When you first begin restoring images it may be tempting to use ‘auto’ commands. Whilst ‘auto’ adjustments can achieve satisfactory results, you will have much more control over the end result if you perform these tasks manually. Here is an example of a transparency which I scanned then adjusted using auto colour, auto contrast and auto tone. Compare the results with a copy of the same image to which I applied manual colour, tone and contrast adjustments using non-destructive adjustment layers. Even at this small size and resolution you can clearly see the difference.
Take the time to understand how tools, commands, filters and blending modes work and you will be pleasantly surprised with what you are able to achieve.
7. Mask, don’t erase.
When you use the eraser tool on a layer, the pixel data is removed from the layer and, unless you go back through your history (and only during that editing session) you cannot retrieve erased data. Layer masks allow you to ‘hide’ data from a layer. This data can very simply be recovered with a simple brush stroke should you need to.
Here is an example of an image which has had the background ‘hidden’ using a layer mask. Wherever you paint black on your mask, data will be hidden. Paint white and it will be revealed.
8. Don’t overuse filters.
There are many filters within Photoshop and available as plugins which can be used to assist with your restorations tasks, however they should be used in moderation. Over-sharpening can result in pixelated images with strange halos. Too much noise reduction can result in flat, lifeless images with loss of detail in high contrast areas. Adding a Gaussian blur to minimise the severity of damage in background areas or to increase the illusion of shallow depth of field can work well, but if you go too far, the image will look unrealistic and ‘doctored’. Filters can be very used successfully but use them in moderation.
9. Pay attention to detail
It is quite easy to overlook obvious flaws when you are working closely on an image. Zoom out occasionally and survey your work to ensure you have not created new ‘problems’ within your image. For example, I often see restored images that have cloning patterns. These occur when the restorer does not take the time to sample frequently or to blend cloned areas. It is a common mistake which is easily avoided.
10. Keep your .psd files.
When you have completed your restoration, you will most likely want to save your image as a .jpeg so it can be sent off to be printed or re-sized and published online. When you save your image as a .jpeg, the image will be compressed and you will lose all of your working layers. I always keep my .psd file, just in case I need to re-edit or make further adjustments to my image plus a tiff or jpeg file for my client.
Photo Restoration Tools
If you plan on spending long hours restoring photographs, there are tools which can make your work a little easier. Of course, you should start with suitable software such as Photoshop. Photoshop is no longer available for purchase as a boxed set. the newest version, Photoshop CC was released in June 2013 and is available only by subscription via Adobe Create Cloud. Photoshop Elements, Paintshop Pro or even The Gimp are great alternatives, especially for those on a tighter budget.
A graphics tablet such as a Wacom tablet allows for comfort and accuracy when retouching and restoring photographs. The stylus has a pressure sensitive tip which is particularly useful when cloning, healing and painting and using a stylus is generally much easier that using a mouse, especially when it comes to making selections. What you pay for a graphics tablet, you will most likely save in chiropractor bills. Ergonomically, holding a pen or stylus in your hand for hours is much better than pushing around a mouse.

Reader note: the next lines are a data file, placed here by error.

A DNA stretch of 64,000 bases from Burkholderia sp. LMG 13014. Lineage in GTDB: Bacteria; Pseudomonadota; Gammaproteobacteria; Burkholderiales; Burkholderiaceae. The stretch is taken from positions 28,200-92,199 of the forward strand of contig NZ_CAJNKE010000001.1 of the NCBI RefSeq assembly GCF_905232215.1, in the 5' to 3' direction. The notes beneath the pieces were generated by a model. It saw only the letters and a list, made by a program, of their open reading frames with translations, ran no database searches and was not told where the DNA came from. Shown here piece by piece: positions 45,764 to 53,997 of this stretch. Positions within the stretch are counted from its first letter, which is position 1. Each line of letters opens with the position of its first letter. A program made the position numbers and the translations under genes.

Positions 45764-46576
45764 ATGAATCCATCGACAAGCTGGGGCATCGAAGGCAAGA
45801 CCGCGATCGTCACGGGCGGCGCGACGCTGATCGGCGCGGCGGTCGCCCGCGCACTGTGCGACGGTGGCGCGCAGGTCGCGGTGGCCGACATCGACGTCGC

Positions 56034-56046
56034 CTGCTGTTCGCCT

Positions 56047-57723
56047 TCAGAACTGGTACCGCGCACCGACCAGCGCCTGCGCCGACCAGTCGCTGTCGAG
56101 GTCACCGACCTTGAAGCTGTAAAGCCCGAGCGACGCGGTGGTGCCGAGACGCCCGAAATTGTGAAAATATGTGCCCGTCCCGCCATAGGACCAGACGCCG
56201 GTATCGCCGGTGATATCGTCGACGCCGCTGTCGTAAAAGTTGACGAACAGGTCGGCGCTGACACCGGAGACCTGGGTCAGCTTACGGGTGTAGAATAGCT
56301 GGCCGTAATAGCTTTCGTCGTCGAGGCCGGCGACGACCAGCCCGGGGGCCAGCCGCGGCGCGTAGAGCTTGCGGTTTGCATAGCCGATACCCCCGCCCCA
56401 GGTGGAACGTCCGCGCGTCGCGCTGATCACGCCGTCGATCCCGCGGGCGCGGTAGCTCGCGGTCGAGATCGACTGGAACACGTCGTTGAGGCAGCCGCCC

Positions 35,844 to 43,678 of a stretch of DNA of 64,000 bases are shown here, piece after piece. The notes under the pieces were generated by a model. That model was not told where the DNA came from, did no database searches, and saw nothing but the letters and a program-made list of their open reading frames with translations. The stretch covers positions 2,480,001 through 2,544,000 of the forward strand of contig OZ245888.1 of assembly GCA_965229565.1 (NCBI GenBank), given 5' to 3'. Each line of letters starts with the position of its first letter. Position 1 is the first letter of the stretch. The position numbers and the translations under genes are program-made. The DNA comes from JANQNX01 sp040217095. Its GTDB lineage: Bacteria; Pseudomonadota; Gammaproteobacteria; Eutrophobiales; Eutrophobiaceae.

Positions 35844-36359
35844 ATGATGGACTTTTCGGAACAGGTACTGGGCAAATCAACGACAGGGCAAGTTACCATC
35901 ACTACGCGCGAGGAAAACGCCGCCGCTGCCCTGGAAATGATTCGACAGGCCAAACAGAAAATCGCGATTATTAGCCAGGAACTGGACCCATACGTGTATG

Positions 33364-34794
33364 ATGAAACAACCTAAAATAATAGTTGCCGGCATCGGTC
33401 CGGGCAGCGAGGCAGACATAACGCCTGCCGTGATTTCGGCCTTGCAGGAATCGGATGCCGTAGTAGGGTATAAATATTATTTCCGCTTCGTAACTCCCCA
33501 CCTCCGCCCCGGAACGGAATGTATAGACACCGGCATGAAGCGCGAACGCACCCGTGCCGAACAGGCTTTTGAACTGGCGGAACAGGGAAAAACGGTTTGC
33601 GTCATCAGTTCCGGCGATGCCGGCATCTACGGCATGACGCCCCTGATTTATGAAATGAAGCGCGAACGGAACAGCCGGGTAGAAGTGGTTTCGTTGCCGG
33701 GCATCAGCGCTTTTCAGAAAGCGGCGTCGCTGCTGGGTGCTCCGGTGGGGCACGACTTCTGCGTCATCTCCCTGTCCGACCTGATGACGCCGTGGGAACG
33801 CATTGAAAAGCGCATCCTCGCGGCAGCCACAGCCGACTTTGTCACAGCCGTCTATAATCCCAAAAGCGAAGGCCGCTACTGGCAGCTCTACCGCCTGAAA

I once attended a seminar where an audience member asked the presenter, ” is possible to professionally retouch photos with a mouse”. The presenter replied with this question; “would a professional painter paint with a brick?” A great analogy.
A calibrated monitor will allow you to achieve colour accuracy. If your monitor is not calibrated, the image your print may look nothing like the image on your screen.
If you would like to learn to restore your own images, consider enrolling in a course to familiarise yourself with your chosen software and/or a photo restoration course.
Introduction to Photoshop Elements courses and Photo Restoration courses are held at Pines Learning in East Doncaster. Visit the Pines Learning website for more details. These courses are suitable for both Photoshop and Photoshop Elements users.
If you are unable to attend one of these courses, I also offer private tuition and weekend workshops at rural and interstate venues. Check the website and keep in touch via our newsletter or on Facebook to keep informed of upcoming courses and workshops
There are some great photo restoration, many of which are available from my online store. My favourite restoration book, even though it is a few years old now and written for an older version of Photoshop, is Katrin Eismann’s “Photoshop Restoration and Retouching”. Her “Photoshop Masking and Compositing” book makes a great companion. These books ship from Amazon in the US so please allow a few weeks for delivery.
The internet is also a great resource when learning to restore images. There are subscription sites such as Lynda.com or Kelbytraining.com which offer great online courses. Retouchpro is another great (free) resource. It is an online forum for photo retouchers and restorers where you can ask questions participate in webinars and view tutorials. You can also learn a great deal from reading posts that others have made. And don’t forget Youtube!
These are just a few of the many tips I can offer when it comes to restoring photographs. It is a continual learning process and it is only with practice and perseverance that you will become truly skilled at this craft. I think I learn something new with almost every image I restore.
Please share your top tips for restoring photographs below;